Skydiver from Northeastern Pennsylvania dies at 85
DRUMS (AP) — Don S. Kellner didn’t want to be remembered for the cancer that took his life on July 22.
The 85-year-old from Drums wanted people instead to focus on the time he spent living.
One of the most renowned parts of his life involves the number 46,355, which earned him a Guinness World Record. That’s how many sport parachute jumps he had, more than anyone in the world.
Those freefalls slowed by the fibers of a parachute were life-changing for the people Kellner taught at his business — Above the Poconos Skydivers — and for himself, said his wife of 38 years, Darlene (DiLibero) Kellner.
Don Kellner jumped out of perfectly good aircrafts for fun for 60 years — about 772 jumps per year. He spent 232 hours, 40 minutes and 36 seconds of his life in free fall — the time spent falling before a parachute deploys, his widow explained.
Many of those leaps were taken in the skies above the Hazleton area, a place he was proud to call home.
Before retirement, Kellner would jump after work with members of the United Brotherhood of Carpenters and Joiners, where he served as construction superintendent, assisting with the building of the Frackville prison and Berwick Nuclear Power Plant.
An Air Force veteran who served during the Korean War, Kellner also served as part of the Airborne Radar, monitoring the United States Air Defense Identification Zone from attack of the Soviet Union during the Cold War. Darlene said he acted as a satellite, detecting Soviets from the skies before satellites were used in the military. He was the crew chief, responsible for getting everyone off the plane and into the sky during an emergency.
Interestingly, during his time of military service, he never jumped. It wasn’t until after he left the military that he actually pulled the strings of a parachute. It became his passion.
Married in the sky
Kellner literally dove into the community event, Valley Day, in 1961. People were so impressed by his aerial feat that they passed a hat and collected $100.
“He said I am going to do this for the rest of my life. And, he did,” Darlene said. It wasn’t long after that he opened his business.
His 1,000th jump came while he worked on the set of “The Molly Maguires” movie, a 1970 American historical drama filmed in Eckley where Kellner provided pyrotechnics, worked as an extra and helped build the set. He landed at the filming site with the assistant director, also a skydiving enthusiast.
He parachuted from a World War II B-24 Liberator in May 1990, his 13,000th jump, and he also married Darlene that year in a freefall ceremony.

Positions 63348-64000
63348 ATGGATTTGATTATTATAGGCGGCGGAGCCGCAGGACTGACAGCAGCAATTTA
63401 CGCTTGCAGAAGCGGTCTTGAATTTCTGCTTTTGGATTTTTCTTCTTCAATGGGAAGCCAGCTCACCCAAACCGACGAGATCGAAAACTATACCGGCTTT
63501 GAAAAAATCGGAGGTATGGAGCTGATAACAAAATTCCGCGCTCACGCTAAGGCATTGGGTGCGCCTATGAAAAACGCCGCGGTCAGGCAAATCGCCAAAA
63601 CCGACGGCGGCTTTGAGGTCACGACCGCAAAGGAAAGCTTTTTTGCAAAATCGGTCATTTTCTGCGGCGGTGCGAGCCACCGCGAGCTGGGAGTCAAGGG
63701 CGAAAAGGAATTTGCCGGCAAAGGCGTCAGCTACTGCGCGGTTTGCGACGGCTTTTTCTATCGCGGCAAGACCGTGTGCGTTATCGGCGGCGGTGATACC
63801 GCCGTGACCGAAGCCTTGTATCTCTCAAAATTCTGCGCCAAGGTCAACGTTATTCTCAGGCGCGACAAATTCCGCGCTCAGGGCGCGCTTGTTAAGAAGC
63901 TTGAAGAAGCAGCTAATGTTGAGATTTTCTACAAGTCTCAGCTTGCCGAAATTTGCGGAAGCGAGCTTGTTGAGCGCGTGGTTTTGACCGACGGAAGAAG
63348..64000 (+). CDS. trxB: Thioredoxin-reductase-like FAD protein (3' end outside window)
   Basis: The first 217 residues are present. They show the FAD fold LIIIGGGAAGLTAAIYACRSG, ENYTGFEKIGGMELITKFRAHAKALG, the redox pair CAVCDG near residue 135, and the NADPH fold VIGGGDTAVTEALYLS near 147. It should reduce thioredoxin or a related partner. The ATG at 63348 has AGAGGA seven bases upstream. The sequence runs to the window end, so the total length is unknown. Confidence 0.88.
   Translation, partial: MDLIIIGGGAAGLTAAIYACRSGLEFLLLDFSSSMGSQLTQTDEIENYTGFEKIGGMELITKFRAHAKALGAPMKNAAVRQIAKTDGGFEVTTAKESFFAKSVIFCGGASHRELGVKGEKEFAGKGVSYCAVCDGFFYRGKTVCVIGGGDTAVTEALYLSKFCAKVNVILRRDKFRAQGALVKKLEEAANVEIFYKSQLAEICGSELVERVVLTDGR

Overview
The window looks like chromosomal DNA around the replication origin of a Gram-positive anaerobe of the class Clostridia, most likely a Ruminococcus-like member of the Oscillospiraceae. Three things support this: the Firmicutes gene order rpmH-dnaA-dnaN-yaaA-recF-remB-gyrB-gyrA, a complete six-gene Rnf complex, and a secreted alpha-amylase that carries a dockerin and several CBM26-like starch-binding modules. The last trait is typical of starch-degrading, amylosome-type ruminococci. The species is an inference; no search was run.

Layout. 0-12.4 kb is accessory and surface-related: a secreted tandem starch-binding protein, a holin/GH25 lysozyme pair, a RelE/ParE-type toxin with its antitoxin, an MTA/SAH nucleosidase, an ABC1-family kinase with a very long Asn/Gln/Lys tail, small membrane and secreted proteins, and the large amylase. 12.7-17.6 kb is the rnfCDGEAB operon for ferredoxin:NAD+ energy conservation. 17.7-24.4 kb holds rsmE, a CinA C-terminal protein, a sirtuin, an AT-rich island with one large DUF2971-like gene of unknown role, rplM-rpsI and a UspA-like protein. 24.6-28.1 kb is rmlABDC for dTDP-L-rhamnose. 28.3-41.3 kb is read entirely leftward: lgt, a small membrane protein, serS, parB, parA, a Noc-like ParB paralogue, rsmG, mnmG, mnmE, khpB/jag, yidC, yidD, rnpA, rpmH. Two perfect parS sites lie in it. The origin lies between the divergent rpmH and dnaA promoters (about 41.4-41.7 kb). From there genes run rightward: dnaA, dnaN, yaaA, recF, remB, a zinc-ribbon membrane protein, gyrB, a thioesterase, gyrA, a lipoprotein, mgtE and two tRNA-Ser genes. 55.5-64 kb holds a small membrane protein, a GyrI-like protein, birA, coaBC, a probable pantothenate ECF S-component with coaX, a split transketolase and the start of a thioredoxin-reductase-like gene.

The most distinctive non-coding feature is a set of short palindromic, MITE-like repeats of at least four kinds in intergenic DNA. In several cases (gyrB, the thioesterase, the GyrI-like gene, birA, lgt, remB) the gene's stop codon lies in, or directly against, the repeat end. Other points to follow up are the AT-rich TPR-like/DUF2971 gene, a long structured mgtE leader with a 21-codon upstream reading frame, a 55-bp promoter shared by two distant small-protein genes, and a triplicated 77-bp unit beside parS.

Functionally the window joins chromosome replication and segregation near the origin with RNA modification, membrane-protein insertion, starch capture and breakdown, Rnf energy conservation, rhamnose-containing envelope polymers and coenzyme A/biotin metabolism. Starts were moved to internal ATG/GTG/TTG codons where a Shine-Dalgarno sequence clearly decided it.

By the time he reached his 15,000th jump in 1991, jumping out of a colorful hot air balloon, he was entered into the Guinness Book of World Records. Darlene snapped a picture of the moment after jumping out ahead of him and the photograph was used in the children’s version of the Guinness Book, said Darlene.
He took his 45,000th jump in April 2019 in Hazleton.
Don tested parachute equipment and was always looking for ways to improve the safety of the sport, investing in technology that kept people at his business safe. Darlene said he was a pioneer who developed better and safer ways of teaching and people took notice, traveling to the Hazleton area from all over the world to learn from him.
Darlene recalled just how reassuring and honest he was with students. In 1982 she was one of them. Scared to make her second jump she tearfully told Kellner, “I don’t know if I can do this.”
“Yes, you can,” he said before giving her a kiss. They were together ever since.
He liked helping people, Darlene said. Through his business he helped people overcome their fear and realize true freedom. “If they can overcome that fear what more can they overcome,” Darlene questioned.
“He changed lives. He saw a way to allow people to live their best lives. It wasn’t about the jump, it was about changing lives,” she said.
Kellner was also known for working with his friend, David Price, to create a harness used to rescued two men buried underground during the Sheppton Mine collapse in 1963. He also rescued stranded parachuters, including a girl who was stuck on an icy Lake Irene in Hazle Twp. but was lifted to safety by Kellner dangling in a harness from a helicopter.
But he was about more than jumps and parachutes. The Conyngham native had a family: He was father to Barbara Kellner and Tammy D’Andrea, both of Drums, and had three grandchildren.
Last jump was May 1
May 1 was his last day of jumping. He made eight that day, and the last was with Darlene. Not long afterward, he learned that the tremendous back pain he was experiencing was cancer.
While being treated at Geisinger in Danville earlier this month, he had an especially empathetic nursing assistant who took care of him, Darlene said. She thanked the nurse by offering him a skydive about a month before Don died.
He took up the offer and, coincidentally, the dive took place the day after Don passed.
Darlene accompanied the nursing assistant to take video. They were greeted by a strikingly picturesque sight — the vibrant rays of the sun piercing through the fluffy clouds. It was Don saying thank you and that he’s OK, his widow said.
“I’ve never seen the sky as beautiful as that,” she said.